This section is from the book "Commercial Gardening Vol1", by John Weathers (the Editor). Also available from Amazon: Commercial Gardening, A Practical & Scientific Treatise For Market Gardeners.
The most important work done by these soil bacteria is to bring about the production of ammonium salts and convert them into nitrates. These bacteria are most active at a temperature of 86° F. (30° C.) according to some authorities, and at 98° F. (37° C.) according to others, and become less active as the temperature rises above or falls below these points. It follows from this that nitrate-producing bacteria manufacture more plant food during the summer months, when the temperature of the soil is about 20 degrees warmer than in winter. This is just as it should be, for plants require far more nourishment when in an actively growing state in summer than when in a comparatively inactive condition in winter.
This wonderful nitrifying process is perhaps brought to the highest state of activity under glass at almost any season of the year. The temperature is raised by artificial means, and plants are "forced" into growth. This simply means that the bacteria respond to the higher temperature and the moisture, and proceed to attack the substances in the soil and place them more readily at the disposal of the crop. If the temperature is suddenly reduced the plants are said to "catch a chill" and cease to grow. The sudden change from say 80° to 50° F. would injure the active bacteria and put them completely out of action, with the result that food supplies are immediately cut off from the plants. One of the great problems the cultivator has constantly before him therefore is to maintain just the temperature to promote the greatest activity amongst the soil bacteria. The grower under glass succeeds in doing this often at a great cost; but the open-air grower must make use of hot beds and plenty of good manure to achieve favourable results.
There are several kinds of nitrate-forming bacteria in properly cultivated soils, amongst the best known to scientific research being Bacillus mycoides, B. mes-entericus vulgatus, B. subtilis, and Proteus vulgaris. With a proper supply of organic manure, a certain amount of lime to check acidity, a genial temperature, and a deeply worked soil these bacteria render valuable services.
In The Standard Cyclopaedia of Modern Agriculture we are told that "bacteria have a very simple structure - a speck of living protoplasm surrounded by a capsule or cell wall. They are unicellular, and are the smallest living organisms known, some being less than 1/25000 in. in diameter. Although there are hundreds of different species, there are only three general forms - the spherical (termed a coccus), the rod-shaped (termed a bacillus), and the spiral (termed a spirillum). A curved rod is termed a vibrio." Professor W. B. Bottomley once humorously classified the three kinds - billiard balls, cigarettes, and corkscrews. The diagrams (fig. 90) illustrate the various forms and the methods of vegetative reproduction.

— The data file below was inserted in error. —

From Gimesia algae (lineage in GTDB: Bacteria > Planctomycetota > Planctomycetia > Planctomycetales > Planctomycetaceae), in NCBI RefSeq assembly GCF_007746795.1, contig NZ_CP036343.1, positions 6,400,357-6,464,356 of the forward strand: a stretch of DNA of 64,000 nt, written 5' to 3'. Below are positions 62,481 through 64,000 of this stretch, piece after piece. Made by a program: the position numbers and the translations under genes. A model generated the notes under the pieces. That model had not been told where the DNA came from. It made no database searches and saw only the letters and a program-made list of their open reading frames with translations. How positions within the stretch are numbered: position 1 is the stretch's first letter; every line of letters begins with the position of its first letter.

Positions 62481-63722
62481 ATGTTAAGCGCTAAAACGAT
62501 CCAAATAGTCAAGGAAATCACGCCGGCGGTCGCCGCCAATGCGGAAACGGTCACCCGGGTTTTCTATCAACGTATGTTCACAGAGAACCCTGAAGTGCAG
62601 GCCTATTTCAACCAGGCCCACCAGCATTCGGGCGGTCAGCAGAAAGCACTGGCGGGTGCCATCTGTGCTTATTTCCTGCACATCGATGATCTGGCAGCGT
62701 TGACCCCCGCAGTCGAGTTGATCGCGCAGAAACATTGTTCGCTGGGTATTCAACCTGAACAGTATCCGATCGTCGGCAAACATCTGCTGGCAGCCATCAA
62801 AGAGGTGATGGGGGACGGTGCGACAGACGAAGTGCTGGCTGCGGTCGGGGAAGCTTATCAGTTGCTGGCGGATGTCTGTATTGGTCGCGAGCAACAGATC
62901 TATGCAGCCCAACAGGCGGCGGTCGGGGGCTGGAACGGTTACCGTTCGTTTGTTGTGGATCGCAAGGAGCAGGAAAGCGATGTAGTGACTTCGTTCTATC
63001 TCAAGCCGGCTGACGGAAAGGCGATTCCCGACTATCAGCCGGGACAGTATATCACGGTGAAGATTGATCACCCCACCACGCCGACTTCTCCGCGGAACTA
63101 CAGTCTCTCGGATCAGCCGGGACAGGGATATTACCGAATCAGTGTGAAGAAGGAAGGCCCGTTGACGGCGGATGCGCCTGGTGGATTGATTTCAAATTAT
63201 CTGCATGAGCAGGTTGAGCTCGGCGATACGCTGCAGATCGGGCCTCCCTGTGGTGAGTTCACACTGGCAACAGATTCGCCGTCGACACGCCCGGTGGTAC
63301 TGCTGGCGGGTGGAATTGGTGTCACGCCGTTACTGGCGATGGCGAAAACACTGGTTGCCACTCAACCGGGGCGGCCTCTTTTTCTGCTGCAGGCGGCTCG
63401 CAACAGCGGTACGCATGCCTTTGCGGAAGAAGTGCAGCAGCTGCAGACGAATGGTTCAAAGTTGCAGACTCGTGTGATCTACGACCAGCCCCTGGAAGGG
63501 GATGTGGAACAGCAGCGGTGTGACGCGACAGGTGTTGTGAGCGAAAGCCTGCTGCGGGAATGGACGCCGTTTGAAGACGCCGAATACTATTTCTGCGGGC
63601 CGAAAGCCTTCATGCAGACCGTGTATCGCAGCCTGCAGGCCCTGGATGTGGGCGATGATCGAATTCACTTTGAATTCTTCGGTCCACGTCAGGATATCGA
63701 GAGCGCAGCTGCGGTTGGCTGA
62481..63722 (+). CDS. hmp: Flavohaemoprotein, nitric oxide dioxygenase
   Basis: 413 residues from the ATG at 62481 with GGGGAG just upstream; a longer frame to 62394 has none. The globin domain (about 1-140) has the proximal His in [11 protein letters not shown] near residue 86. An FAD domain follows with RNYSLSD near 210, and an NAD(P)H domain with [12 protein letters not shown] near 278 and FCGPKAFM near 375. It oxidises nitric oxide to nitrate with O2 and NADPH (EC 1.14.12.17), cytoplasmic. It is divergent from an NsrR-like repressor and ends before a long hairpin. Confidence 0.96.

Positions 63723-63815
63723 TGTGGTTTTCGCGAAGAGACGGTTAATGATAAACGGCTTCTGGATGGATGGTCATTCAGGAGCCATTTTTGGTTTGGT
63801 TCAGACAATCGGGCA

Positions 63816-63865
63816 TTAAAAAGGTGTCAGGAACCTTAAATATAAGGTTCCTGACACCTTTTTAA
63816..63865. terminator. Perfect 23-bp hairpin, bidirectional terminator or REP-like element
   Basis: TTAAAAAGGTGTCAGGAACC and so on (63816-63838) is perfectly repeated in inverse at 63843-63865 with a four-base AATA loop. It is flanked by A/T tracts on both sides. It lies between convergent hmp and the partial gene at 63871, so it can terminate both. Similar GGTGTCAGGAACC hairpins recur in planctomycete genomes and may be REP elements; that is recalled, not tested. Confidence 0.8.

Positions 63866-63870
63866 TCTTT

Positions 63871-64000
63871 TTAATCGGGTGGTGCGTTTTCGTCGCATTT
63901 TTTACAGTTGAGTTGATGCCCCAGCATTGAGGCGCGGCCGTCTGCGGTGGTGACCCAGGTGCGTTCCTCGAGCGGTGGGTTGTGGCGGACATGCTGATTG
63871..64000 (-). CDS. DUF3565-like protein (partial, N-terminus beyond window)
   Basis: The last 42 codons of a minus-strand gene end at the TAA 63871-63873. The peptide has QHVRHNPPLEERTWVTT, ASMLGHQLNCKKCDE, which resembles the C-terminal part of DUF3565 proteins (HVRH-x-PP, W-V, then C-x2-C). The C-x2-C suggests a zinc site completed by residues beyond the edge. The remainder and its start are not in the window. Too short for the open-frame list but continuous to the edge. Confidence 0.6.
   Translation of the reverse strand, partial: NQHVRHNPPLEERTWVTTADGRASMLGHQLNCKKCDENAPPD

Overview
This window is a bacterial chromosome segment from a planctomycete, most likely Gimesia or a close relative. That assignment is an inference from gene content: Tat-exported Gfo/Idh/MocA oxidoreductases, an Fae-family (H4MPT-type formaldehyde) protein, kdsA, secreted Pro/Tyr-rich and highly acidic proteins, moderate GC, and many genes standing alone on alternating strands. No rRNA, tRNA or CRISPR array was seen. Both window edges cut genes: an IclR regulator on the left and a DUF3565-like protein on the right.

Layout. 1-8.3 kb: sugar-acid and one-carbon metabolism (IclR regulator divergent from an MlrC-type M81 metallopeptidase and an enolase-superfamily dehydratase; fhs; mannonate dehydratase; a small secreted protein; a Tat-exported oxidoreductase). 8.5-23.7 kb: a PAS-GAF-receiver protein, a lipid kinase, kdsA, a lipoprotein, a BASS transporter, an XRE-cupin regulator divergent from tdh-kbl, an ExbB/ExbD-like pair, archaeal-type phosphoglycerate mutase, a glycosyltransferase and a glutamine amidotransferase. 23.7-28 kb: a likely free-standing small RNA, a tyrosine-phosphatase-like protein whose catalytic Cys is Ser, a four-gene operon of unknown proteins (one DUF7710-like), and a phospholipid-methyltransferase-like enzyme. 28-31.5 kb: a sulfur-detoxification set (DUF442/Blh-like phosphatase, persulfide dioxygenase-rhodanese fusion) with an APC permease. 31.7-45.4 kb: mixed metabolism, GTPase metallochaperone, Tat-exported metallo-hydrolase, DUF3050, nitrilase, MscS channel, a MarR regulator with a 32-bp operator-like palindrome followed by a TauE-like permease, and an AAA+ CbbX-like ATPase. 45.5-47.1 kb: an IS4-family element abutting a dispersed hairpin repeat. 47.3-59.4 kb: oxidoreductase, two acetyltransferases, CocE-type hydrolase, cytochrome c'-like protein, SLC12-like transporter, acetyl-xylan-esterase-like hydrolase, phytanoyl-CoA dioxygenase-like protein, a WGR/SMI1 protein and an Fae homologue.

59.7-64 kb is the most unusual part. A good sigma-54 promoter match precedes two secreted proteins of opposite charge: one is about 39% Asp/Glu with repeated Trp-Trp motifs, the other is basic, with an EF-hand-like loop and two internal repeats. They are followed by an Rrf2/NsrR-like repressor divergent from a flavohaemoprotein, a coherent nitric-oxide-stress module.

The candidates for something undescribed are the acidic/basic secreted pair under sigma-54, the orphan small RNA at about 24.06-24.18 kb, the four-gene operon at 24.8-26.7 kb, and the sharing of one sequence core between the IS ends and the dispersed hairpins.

A single bacterium dividing in two, and taking one hour for the completion of the process, will in twenty - four hours produce 16,000,000 under suitable conditions. In ordinary cultivated soil the number of bacteria varies from 300,000 to 10,000,000 per gramme of soil (100 gm. = 3527 oz. avoir.). They occur in the greatest number in the first 6 in. of the soil; below this they rapidly diminish until at a depth of about 3 ft. very few are to be found. Professor Hilgard, of the Californian University, states that in a black loam with a considerable amount of humus there were 33,931,747 bacteria to 1 cub. cm., and as many as 53,596,060 in 1 cub. cm. of similar soil containing more humus. As there are over 16 cub. cm. to 1 cub. in., and 1728 cub. in. to 1 cub. ft., one can scarcely realize the teeming millions of bacteria there must be in a fertile soil. Most cultivators will accept Professor Hilgard's figures to save the trouble of counting them themselves. Speaking generally, the bacteria may be classed into three groups: (1) The "decomposition" bacteria, that attack and bring about the decay of manure and other organic matter; (2) the "nitrifying" bacteria, consisting of two distinct organisms: the one (a) Nitrosomonas, which converts ammonia into nitrous acid and nitrite; the other (b) Nitrobacter, which changes nitrites into nitrates; and (3) the "nitrogen-fixing" bacteria (Azotobacter), which absorb free nitrogen from the air and fix it in the nodules of the roots of leguminous plants.
Fig. 90. - Diagrammatic Representation of the Methods of Vegetative Reproduction among Common Bacteria.
a, A bacillus successively dividing at a1, a11, and a111. 6, A coccus giving rise to chains, b111 (Streptococci); pairs, biv (Diplococci); and irregular groups, bv (Staphylococci), c, A coccus giving rise by division in two directions to c111 (Micrococci), and by division in three directions to cIV (Sar-cinae).